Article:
Hey Big Dave,
This recruiting thing is a risky business. Coaches have to be smart about who they offer, when they offer and how soon that certain prospect may offer. And they're all waiting on 16, 17 and 18-year-old kids to make decisions that affect their livelihood.
The offers are out there so the coaches can cover their bases. If they don't offer enough, then they're stuck with players who aren't necessarily on their priority list. All coaches have a constant recruiting board they update to rate the priority and need of a certain area.
Oftentimes the big players don't necessarily wait to the end to commit, which allows the coaching staffs to regroup and go after players they might have have medium interest in and ratchet it up a notch.
For instance, it's safe to say that if Demetrius Jackson had committed to Illinois, Jaylon Tate of Chicago Simeon might not be coming to Illinois. Recruiting is all a giant puzzle sometimes, reorganizing and moving around pieces to get the best fit.
For the most part, the players that are getting recruited to are knowledgable about the process, too. They understand that there's only a certain amount of spots open for them, and if a player decides they want to go to a school before that prospect does, there might not be a scholarship available.
What have you heard about Drew Crawford staying at Northwestern? If he chooses to transfer, is Illinois a realistic possibility for him? I know the athlete's old school will generally blacklist certain teams that usually include conference teams, but with Northwestern being the academic "shrine" it holds itself to be, wouldn't it be hypocritical to hold back an athlete trying to enroll in a program that's not available at his old school? Also, could it work with the scholarship numbers? I, unlike Coach Groce, am not so good at counting.
Hey Illini in Longhorn Land,
Bring some of that weather from Texas to Champaign.
Have not heard much on the Drew Crawford transferring out of Northwestern. Hiring Chris Collins was a good move for the Wildcats as he brings credibility and name recognitiion to a school that is starving for basketball success.
If, and this is a big, hypothetical if, Crawford would decide to transfer out of Northwestern, I'd be surprised if he ended up at Illinois.
I suppose it could be hypocritical of Northwestern if they would not want their best player to transfer to a school two hours away and to one of their bigger rivals. But who could blame them if they don't want that scenario to transpire?
It could work with the scholarship numbers Illinois has. The Illini have three open scholarships now with the transfers of Mike Shaw, Devin Langford and Ibby Djmide.
What are the realistic chances we have to obtain commitments from DE Hendrix, LB's Watson, Garrett, and Nyles Morgan? Also did the Illini offer Anthony Standifer from Crete Monee a couple of years ago/ He went to Mississippi and seems that they have started a pipeline for players from a rich FB program. Seems like we can't even do that in our own back yard.
Of the four you mention — O'Fallon defensive end Dewayne Hendrix, East St. Louis linebacker Kyron Watson, Plainfield South linebacker Clifton Garrett and Crete-Monee linebacker Nyles Morgan — I'd say one is a realistic possibility for Illinois.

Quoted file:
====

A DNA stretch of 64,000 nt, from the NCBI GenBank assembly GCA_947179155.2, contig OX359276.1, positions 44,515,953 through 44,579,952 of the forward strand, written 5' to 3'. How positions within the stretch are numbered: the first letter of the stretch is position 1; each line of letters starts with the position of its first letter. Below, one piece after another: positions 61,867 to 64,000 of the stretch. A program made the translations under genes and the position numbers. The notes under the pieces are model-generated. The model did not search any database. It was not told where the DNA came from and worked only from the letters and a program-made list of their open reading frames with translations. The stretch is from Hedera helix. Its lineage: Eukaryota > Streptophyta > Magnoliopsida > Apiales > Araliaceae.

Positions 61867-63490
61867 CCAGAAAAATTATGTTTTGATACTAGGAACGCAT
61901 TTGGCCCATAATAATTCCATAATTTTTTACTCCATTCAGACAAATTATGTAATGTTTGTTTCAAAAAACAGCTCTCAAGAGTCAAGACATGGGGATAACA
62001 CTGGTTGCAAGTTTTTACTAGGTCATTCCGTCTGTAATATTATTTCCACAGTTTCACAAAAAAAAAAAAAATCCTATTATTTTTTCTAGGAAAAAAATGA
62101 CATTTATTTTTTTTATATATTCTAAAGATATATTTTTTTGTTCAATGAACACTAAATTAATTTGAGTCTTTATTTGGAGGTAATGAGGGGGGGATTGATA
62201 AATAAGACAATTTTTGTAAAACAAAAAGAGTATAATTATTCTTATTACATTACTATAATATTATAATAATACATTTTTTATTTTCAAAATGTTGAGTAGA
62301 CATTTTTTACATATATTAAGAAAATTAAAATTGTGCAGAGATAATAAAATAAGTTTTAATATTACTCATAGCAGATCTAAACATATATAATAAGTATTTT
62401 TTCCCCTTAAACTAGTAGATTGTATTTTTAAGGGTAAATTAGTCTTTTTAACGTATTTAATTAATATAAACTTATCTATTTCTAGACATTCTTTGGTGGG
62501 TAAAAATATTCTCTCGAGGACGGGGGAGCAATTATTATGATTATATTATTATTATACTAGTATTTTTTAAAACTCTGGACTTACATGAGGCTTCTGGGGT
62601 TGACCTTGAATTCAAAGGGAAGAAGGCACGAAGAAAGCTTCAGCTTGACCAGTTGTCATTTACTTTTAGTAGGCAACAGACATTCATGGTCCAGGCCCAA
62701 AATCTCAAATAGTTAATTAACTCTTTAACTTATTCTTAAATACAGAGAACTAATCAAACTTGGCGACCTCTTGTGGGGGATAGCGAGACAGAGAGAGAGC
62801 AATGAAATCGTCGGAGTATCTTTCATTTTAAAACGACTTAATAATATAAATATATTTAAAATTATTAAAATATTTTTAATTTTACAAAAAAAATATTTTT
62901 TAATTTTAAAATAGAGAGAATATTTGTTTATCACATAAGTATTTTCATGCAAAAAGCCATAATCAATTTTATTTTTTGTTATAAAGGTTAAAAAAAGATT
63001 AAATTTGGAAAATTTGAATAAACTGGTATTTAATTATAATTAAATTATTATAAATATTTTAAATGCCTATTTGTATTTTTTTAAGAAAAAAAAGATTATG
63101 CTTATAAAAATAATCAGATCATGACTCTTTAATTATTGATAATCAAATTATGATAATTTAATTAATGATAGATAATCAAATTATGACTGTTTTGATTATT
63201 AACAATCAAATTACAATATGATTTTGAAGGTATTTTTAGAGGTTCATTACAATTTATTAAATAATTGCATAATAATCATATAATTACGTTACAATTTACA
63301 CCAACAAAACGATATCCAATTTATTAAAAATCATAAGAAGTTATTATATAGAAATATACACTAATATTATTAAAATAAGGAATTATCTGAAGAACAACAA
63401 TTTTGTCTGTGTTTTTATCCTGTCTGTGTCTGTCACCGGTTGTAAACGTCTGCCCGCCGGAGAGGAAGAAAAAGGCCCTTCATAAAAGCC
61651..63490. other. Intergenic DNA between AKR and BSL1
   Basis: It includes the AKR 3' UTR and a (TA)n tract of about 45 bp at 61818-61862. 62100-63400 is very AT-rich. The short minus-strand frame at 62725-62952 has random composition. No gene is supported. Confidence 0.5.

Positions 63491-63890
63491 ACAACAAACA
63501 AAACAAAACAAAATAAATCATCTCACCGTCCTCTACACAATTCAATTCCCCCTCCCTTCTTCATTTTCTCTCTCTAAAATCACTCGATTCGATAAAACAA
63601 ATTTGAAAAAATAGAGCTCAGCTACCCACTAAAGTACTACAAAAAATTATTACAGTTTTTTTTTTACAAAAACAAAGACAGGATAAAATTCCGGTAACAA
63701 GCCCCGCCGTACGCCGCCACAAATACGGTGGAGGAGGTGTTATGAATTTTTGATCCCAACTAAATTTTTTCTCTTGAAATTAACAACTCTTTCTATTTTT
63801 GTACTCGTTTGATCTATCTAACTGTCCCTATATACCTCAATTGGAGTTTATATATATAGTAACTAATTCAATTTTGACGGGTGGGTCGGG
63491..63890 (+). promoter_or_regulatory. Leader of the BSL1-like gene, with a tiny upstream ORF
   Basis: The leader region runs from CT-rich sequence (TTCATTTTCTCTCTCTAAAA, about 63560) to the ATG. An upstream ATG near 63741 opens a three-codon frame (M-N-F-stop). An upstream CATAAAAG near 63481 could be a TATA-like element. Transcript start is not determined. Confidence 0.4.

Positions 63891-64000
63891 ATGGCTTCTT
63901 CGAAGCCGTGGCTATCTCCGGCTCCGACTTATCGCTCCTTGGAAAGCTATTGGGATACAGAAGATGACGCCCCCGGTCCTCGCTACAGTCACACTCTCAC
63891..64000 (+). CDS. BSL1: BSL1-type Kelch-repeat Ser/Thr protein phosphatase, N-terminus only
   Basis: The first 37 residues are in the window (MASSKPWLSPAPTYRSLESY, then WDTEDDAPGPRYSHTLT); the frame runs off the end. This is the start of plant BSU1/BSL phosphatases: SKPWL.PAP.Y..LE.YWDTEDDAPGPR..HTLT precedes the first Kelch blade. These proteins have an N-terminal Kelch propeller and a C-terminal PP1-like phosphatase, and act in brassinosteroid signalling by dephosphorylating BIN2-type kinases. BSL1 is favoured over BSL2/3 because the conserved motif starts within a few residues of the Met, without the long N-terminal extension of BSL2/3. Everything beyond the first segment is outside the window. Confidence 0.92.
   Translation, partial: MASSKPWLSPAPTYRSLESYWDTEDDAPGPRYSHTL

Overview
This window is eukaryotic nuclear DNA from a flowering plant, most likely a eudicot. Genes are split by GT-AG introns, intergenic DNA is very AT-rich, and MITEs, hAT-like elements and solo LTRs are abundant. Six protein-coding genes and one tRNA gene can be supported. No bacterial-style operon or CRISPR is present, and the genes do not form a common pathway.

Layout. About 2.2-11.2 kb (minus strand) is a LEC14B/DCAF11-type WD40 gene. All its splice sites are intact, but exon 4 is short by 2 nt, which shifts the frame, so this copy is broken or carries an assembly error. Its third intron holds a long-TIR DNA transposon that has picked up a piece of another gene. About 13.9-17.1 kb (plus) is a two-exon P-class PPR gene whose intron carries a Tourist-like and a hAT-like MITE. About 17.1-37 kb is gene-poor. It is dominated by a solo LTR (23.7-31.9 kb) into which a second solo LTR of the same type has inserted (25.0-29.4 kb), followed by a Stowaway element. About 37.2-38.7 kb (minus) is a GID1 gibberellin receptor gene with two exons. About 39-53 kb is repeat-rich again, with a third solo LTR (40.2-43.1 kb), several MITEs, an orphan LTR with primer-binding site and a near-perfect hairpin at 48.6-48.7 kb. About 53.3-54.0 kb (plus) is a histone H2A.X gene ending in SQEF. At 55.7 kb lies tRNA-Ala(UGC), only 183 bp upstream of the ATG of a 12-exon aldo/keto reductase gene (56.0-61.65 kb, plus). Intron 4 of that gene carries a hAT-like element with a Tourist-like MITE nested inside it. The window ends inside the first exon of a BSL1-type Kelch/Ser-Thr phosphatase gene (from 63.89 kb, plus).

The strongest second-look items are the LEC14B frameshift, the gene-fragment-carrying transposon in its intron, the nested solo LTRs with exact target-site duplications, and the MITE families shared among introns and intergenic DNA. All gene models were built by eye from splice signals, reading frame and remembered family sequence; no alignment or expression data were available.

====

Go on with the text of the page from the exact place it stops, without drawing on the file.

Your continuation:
And that's Watson. The 6-2, 215-pound junior plays for a program that is one of the best in the state. Plus, the Flyers have sent their fair share of past players to Illinois (Dana Howard, Kendrick Jones, Terry Hawthorne, to name a few). And Watson is supposed to be in attendance for tonight's spring game. All signs that should favor Illinois, who will also have to deal with several other Big Ten programs who are pursuing Watson.
As far as the other three, I would not be shocked if all three wound up playing at an SEC school. Those are the types of offers they're generating and the interest will continue to skyrocket until a decision is made. Unless Illinois goes 12-0 this fall, I don't envision Hendrix, Garrett or Morgan realistically considering Illinois.
Do you think the commitment of Mike Dudek will have any effect on the recruitment of Enoch Smith of Mt. Carmel? I believe they are close.
Hey EA Sports,
It certainly can help Illinois. When I talked to Dudek the day after he committed, he said he's good friends with Smith, a defensive tackle who has several high-major offers to sift through.
Dudek said he'd be willing to reach out to players in Chicago and its surrounding suburbs, and is already on Smith to strongly consider Illinois. Sometimes the commits are better recruiters than the coaches, which helps programs lure in players all the time.
I read a couple of days ago before Zeller announced for the NBA that Indiana has promised more scholarships for next year than they have available. With Zeller and Oladipo leaving, they still have promised one scholarship too many for next year. I had never heard of this until last year when Crean did the same thing and told Matt Roth that he would not have a scholarship this year even though Roth had another year of eligibility. Is this common practice? Returning player or incoming freshman...someone will be left out in the cold this year. Slimy way to run a program in my opinion. I have heard that this is called "Creaning a player" which leads me to believe that it is the Indiana coach who started this trend.
Most college basketball colleges, in the recruiting process, extend more scholarships to players than they have available. Usually it just comes down to a numbers game and once they're out of scholarships, they are good to go for that class. But college coaches need to constantly stay on players until they sign that letter of intent.
It's not the most fan-friendly approach to running a program, but one that isn't entirely new to the college basketball landscape. Some schools have scholarships that are multi-year; others that are renewable every year. If a player isn't meeting expectations the coach has in mind, it's the coach's decision whether to renew the scholarship or not. Slimy or not, that's the unfortunate truth sometimes with recruiting.
Going to wrap up this week's chat. Thanks for all the questions and inquiries. I'll be back next week at the same time and same place.
Hope everyone has a great weekend!